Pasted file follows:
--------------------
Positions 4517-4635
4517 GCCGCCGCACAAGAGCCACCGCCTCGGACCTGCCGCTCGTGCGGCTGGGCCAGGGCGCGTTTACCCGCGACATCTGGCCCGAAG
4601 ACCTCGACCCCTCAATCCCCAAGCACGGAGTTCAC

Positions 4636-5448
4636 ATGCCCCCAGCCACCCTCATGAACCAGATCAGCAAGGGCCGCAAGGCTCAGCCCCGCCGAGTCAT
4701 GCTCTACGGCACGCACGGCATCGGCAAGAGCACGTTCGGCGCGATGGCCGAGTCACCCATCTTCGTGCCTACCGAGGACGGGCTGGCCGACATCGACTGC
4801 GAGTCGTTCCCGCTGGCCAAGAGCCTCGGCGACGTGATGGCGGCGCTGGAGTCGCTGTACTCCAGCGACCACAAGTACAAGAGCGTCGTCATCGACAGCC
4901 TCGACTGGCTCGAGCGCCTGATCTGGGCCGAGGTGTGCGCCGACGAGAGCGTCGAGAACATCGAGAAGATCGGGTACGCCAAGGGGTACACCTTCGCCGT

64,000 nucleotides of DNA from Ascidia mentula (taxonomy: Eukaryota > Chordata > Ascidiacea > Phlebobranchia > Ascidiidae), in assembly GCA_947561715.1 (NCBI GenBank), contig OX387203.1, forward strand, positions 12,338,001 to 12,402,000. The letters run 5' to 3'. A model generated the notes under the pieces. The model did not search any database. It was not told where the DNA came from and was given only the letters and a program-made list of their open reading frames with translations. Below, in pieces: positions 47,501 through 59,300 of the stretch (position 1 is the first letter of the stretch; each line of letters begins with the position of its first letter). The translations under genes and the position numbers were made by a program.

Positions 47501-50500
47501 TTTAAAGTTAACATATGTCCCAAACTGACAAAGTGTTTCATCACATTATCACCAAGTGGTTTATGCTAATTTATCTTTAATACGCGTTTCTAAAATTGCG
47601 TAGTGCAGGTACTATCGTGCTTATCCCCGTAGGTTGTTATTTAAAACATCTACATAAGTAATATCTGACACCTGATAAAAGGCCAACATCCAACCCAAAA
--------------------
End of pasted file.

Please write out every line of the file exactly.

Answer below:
Positions 4517-4635
4517 GCCGCCGCACAAGAGCCACCGCCTCGGACCTGCCGCTCGTGCGGCTGGGCCAGGGCGCGTTTACCCGCGACATCTGGCCCGAAG
4601 ACCTCGACCCCTCAATCCCCAAGCACGGAGTTCAC

Positions 4636-5448
4636 ATGCCCCCAGCCACCCTCATGAACCAGATCAGCAAGGGCCGCAAGGCTCAGCCCCGCCGAGTCAT
4701 GCTCTACGGCACGCACGGCATCGGCAAGAGCACGTTCGGCGCGATGGCCGAGTCACCCATCTTCGTGCCTACCGAGGACGGGCTGGCCGACATCGACTGC
4801 GAGTCGTTCCCGCTGGCCAAGAGCCTCGGCGACGTGATGGCGGCGCTGGAGTCGCTGTACTCCAGCGACCACAAGTACAAGAGCGTCGTCATCGACAGCC
4901 TCGACTGGCTCGAGCGCCTGATCTGGGCCGAGGTGTGCGCCGACGAGAGCGTCGAGAACATCGAGAAGATCGGGTACGCCAAGGGGTACACCTTCGCCGT

64,000 nucleotides of DNA from Ascidia mentula (taxonomy: Eukaryota > Chordata > Ascidiacea > Phlebobranchia > Ascidiidae), in assembly GCA_947561715.1 (NCBI GenBank), contig OX387203.1, forward strand, positions 12,338,001 to 12,402,000. The letters run 5' to 3'. A model generated the notes under the pieces. The model did not search any database. It was not told where the DNA came from and was given only the letters and a program-made list of their open reading frames with translations. Below, in pieces: positions 47,501 through 59,300 of the stretch (position 1 is the first letter of the stretch; each line of letters begins with the position of its first letter). The translations under genes and the position numbers were made by a program.

Positions 47501-50500
47501 TTTAAAGTTAACATATGTCCCAAACTGACAAAGTGTTTCATCACATTATCACCAAGTGGTTTATGCTAATTTATCTTTAATACGCGTTTCTAAAATTGCG
47601 TAGTGCAGGTACTATCGTGCTTATCCCCGTAGGTTGTTATTTAAAACATCTACATAAGTAATATCTGACACCTGATAAAAGGCCAACATCCAACCCAAAA